After the party, the morning clear-up has begun fairly swiftly. AS Monaco's 2016-17 season was a dazzling one, with snatching the title from Paris Saint-Germain, reaching a cup final and the last four of the Champions League all done in some style.
The numbers posted by manager Leonardo Jardim's side bear viewing and reviewing, with 159 goals scored in all competitions (107 of those in the 38-game league campaign alone).
Part of what made their achievements so beautiful, though, was the sense that this was a transient moment. As they closed on the title, Monaco did so with the knowledge that this was now or never.
The club's vice-president, Vadim Vasilyev—responsible for the day-to-day running of the operation—might have told L'Equipe in late April that there was "no need to sell players," but bold statements at the height of revelry on the dancefloor don't always translate to lasting commitments in the cold light of day.
There was always an understanding that a few of Monaco's stars would move on this summer, and that was fine. It was the new model of the club to grow young talents and sell them on, though majority owner Dmitry Rybolovlev had given Jardim room to make everyone's dreams come true by allowing him to keep his group together last summer.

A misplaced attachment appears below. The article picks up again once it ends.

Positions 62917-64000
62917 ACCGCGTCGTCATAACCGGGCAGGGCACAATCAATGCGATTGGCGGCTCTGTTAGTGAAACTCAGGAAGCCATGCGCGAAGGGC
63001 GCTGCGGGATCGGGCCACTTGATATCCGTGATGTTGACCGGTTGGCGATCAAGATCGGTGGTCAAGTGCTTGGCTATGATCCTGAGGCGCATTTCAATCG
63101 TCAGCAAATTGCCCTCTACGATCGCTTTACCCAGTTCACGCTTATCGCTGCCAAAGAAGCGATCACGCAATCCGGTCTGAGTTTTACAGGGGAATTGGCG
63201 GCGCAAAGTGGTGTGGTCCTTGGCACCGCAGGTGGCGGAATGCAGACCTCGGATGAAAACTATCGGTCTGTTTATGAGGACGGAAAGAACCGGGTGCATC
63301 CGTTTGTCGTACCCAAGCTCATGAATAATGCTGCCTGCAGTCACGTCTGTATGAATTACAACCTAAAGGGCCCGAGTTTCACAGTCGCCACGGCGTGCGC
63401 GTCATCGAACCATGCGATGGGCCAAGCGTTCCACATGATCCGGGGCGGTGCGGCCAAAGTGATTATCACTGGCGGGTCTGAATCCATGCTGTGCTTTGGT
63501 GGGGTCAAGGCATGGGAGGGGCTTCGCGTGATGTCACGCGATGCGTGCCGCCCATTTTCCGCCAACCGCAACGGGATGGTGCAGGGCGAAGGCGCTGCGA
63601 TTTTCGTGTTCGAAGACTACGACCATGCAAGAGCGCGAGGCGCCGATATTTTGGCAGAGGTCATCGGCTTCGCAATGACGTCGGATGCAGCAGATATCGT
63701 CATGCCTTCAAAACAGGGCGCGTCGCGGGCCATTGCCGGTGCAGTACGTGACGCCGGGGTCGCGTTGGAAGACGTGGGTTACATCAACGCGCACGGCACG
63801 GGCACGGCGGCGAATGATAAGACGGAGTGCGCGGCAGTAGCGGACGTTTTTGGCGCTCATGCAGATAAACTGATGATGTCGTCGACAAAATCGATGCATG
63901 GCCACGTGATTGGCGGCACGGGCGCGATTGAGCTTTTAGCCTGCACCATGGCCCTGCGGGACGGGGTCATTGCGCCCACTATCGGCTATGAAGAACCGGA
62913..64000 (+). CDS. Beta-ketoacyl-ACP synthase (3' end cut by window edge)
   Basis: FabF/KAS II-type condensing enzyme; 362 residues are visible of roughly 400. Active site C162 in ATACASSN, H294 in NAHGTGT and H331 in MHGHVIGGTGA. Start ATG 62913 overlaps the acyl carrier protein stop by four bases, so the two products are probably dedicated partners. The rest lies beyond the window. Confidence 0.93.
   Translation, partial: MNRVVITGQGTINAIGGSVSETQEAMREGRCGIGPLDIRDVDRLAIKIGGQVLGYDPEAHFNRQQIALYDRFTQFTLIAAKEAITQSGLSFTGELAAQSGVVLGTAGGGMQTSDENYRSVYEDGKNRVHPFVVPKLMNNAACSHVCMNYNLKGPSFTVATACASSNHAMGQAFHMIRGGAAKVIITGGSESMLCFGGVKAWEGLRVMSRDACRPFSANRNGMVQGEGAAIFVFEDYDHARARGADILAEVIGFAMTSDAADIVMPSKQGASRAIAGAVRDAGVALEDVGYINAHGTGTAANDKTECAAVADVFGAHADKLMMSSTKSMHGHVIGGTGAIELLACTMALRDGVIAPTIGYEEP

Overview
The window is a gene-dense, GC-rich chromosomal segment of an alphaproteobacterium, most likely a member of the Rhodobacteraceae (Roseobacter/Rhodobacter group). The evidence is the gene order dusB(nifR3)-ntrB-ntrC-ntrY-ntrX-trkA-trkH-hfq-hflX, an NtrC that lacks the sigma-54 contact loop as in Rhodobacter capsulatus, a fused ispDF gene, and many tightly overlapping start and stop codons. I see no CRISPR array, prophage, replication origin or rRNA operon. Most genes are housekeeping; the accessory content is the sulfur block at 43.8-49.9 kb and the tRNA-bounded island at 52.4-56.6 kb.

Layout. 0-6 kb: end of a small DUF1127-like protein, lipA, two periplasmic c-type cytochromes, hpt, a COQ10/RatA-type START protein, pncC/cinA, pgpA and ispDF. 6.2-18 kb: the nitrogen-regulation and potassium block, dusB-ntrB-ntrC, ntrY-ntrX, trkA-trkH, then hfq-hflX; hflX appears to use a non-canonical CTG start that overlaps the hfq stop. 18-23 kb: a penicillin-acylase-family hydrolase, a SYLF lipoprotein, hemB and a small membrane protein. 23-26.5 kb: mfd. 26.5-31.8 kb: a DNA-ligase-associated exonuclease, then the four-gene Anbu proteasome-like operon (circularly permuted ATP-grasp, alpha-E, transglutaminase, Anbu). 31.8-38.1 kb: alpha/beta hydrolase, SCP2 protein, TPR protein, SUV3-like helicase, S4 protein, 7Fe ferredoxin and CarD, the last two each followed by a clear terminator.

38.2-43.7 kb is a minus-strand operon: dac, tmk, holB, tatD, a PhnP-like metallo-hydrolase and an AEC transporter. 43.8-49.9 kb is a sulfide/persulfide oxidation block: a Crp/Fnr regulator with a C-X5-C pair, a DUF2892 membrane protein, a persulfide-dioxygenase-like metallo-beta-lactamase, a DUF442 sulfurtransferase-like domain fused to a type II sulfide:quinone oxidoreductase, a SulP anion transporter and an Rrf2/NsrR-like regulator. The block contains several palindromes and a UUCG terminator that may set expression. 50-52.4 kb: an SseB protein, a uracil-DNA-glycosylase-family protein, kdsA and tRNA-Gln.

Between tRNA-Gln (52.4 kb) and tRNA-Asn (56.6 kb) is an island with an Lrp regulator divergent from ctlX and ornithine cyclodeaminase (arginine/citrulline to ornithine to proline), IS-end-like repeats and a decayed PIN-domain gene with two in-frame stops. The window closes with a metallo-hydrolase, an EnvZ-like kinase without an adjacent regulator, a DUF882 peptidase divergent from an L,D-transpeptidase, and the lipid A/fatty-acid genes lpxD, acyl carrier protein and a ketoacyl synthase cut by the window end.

This window is different, with Bernardo Silva already sold to Manchester City and more expected to follow, probably starting with Tiemoue Bakayoko going to Chelsea. The big prize for Jardim and Vasilyev was always elsewhere, though. Whatever happened going into this window, they wanted to hold on to Kylian Mbappe.
It was always, however, going to be one of the most difficult transfer plotlines to call this summer.
Common sense always said Mbappe should stay for one more year. The ease with which the 18-year-old has adapted to the elite level of the European game—underlined by the 23 goals he notched in 26 starts in all competitions last season—makes it easy to gloss over a couple of basic, but important, facts.
Before last season, Mbappe had started just twice in Ligue 1. He wasn't a regular before Christmas in 2016-17 either, much to the displeasure of his father, Wilfried, per So Foot. It wasn't until the tie at Manchester City that he made his first start in the Champions League (and what a debut it was).
With the World Cup on the horizon in a year—in which Mbappe will surely be a leading attraction—the stability of staying in the Principality for another season, which would be played entirely as an undisputed starter, made sense for his development and for his hopes at international level with France.